Adams v. Sutton

Annotate this Case

212 So. 2d 1 (1968)

Tom ADAMS, As Secretary of State of the State of Florida, et al., Appellants, v. Frank SUTTON, On Behalf of Himself and Others Similarly Situated, Appellees.

No. 36913.

Supreme Court of Florida.

June 5, 1968.

Rehearing Denied July 15, 1968.

*2 Earl Faircloth, Atty. Gen., and Robert A. Chastain, Asst. Atty. Gen., for appellants.

Milton E. Grusmark and Natalie Baskin, Miami Beach, for appellees.

DREW, Justice.

Appellant in this case controverts a declaratory decree of the circuit court holding the following statute invalid under Sec. 1, 13, or 15, Decl. of Rights, Sec. 1, Art. VI, Fla. Const., F.S.A., or Amend. 14, U.S. Const.

"(b) No person holding a license for the sale of intoxicating beverages, nor any member of an unincorporated association holding such a license, nor any officer or director of a corporation holding such a license, shall make, directly or indirectly, any contribution of any nature to any political party or to any candidate for nomination for, or election to, any political office in the state; provided however that these prohibitions shall not apply to members of country clubs, fraternal, social, and cultural organizations." (e.s) F.S. Sec. 99.161(1) (b), F.S.A.

The decree states:

"The contention of the Plaintiff is that the subsection under attack is unconstitutional in that no reasonable classification exists. The Court concludes that notwithstanding the fact that the constitutionality of Section 99.161, Florida Statutes, as written prior to 1965 was upheld in Smith v. Ervin [Fla.], 64 So. 2d 166, the amendment added by the 1965 session of the Legislature is unconstitutional for the reasons as contended by the Plaintiff * * * Subsection (1) (b) of Section 99.161, Florida Statutes, 1965, is declared null, void and inoperative."

This statute, prohibiting political contributions by liquor licensees, was designed to apply both to individual licensees and to those affiliated with group licensees, either unincorporated associations or corporate license holders. The amendment condemned by the decree in this case provides "these prohibitions shall not apply to members of" certain organizations of a fraternal nature. This language, in our opinion, simply excludes those organizations from the group licensees covered by the act, and prevents application of its prohibitions against contributions on the basis of affiliation with such licensees. We do not overlook the contention that the amendment might be literally construed, out of context, to provide that members of fraternal, social and cultural organizations shall be excluded from the prohibition against contributions, regardless of their status otherwise as individual or affiliate liquor licensees. Certainly this result was not intended and does not follow from our construction of the proviso, which by "these prohibitions" refers to prohibitions against contributions by affiliates of organization licensees.

Thus construed, we think the amendment must be regarded as based on inherent distinctions between the specified organizations and others for which beverage licenses might serve a different purpose. We are presented with no evidence, argument or authority which would negate the existence of a reasonable relationship between the purpose of the act and the classes excluded. So far as plaintiff based his attack on alleged discrimination between liquor licensees and other business endeavors, the situation is one governed by principles well stated in an earlier opinion of this Court recognizing that:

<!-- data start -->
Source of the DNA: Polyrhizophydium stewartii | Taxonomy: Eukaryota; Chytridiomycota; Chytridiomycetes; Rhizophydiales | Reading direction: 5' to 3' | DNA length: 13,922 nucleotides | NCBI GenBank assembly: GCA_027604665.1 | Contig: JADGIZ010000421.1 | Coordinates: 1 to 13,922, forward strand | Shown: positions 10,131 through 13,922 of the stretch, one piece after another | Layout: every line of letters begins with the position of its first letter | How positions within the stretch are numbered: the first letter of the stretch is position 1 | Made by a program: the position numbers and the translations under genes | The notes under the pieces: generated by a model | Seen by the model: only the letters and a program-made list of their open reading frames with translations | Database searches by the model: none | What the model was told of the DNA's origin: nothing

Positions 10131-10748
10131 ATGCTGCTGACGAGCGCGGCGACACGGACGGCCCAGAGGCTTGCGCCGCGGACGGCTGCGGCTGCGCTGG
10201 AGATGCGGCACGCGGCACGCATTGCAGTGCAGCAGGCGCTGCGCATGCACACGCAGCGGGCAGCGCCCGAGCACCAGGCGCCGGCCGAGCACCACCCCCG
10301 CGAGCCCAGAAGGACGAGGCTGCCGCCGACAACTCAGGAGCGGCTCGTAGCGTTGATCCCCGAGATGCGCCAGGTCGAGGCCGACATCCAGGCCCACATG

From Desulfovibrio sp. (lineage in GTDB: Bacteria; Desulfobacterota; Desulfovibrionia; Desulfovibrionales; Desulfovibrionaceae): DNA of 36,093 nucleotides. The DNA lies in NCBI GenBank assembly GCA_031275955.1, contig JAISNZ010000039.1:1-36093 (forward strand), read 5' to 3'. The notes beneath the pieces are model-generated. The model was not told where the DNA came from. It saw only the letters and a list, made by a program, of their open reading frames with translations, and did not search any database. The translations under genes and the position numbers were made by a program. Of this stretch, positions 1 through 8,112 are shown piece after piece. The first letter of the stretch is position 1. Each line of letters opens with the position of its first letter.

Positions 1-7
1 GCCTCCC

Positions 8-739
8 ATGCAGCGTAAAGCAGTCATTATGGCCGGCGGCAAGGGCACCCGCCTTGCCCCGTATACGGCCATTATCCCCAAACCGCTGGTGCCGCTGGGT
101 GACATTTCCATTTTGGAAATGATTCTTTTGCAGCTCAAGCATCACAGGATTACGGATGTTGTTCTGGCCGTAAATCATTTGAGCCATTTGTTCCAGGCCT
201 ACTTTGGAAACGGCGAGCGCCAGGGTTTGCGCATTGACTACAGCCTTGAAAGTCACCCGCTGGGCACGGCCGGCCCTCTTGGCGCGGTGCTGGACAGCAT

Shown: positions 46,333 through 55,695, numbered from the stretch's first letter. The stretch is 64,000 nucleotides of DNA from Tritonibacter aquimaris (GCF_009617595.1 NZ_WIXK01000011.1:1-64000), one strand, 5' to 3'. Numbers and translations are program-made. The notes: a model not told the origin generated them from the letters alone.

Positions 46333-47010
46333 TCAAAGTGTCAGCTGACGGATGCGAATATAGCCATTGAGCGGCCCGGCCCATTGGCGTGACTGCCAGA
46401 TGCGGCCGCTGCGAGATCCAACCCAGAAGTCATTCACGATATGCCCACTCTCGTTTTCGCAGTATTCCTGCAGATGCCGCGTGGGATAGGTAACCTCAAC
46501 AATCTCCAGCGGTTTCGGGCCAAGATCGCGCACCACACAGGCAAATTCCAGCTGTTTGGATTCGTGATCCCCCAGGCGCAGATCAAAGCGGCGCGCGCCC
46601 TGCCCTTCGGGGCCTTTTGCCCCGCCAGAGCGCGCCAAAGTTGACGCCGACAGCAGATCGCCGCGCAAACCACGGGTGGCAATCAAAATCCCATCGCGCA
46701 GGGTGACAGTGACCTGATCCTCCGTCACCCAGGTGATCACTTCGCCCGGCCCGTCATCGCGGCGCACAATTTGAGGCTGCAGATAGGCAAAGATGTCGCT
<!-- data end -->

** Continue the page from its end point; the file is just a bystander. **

"* * * the regulation and control of the alcoholic beverage business is peculiarly a legislative function. In this *3 connection, as in all similar situations, when the legislative branch of the government exercises a legislative power in the form of a duly enacted statute or ordinance it is not the function of a court to explore the wisdom or advisability of the enactment in order to bring its enforceability into question. To this end the limits of the court's authority is to measure the validity of the legislative enactment by the requirements of the controlling law. If those standards are met the legislation should be upheld." State ex rel. Eichenbaum v. Cochran, Fla., 114 So. 2d 797, 800.

The Florida Constitution, Sec. 26 of Article 3, requires that laws be passed to prevent all undue influence from improper practice in the conduct of elections. Our decisions recognize that "what is an `improper practice' is for the Legislature to ascertain and prohibit under adequate penalties, within the reasonable limitations implied in the exercise of all expressly stated legislative powers."[1]

The decree is accordingly reversed and the cause remanded for disposition in accordance with this opinion.


THORNAL, J., concurs in part and dissents in part with opinion.

CALDWELL, C.J., concurs in opinion by THORNAL, J.

THORNAL, Justice (concurring in part and dissenting in part).

I would strike from the statute the italicized proviso quoted in the opinion by Justice Drew. The legislature might have intended what the opinion assumes but it certainly did not so state. I fear that the opinion merely supplies a judicial assumption of legislative intent, contrary to the expressed language of the enactment. The proviso, I think, is unconstitutional. I would strike it and permit the remainder of the statute to stand. I concur in part and dissent in part.

CALDWELL, C.J., concurs.


[1] Ex parte Hawthorne, Fla. 1934, 116 Fla. 608, 156 So. 619, 624, 96 A.L.R. 572.

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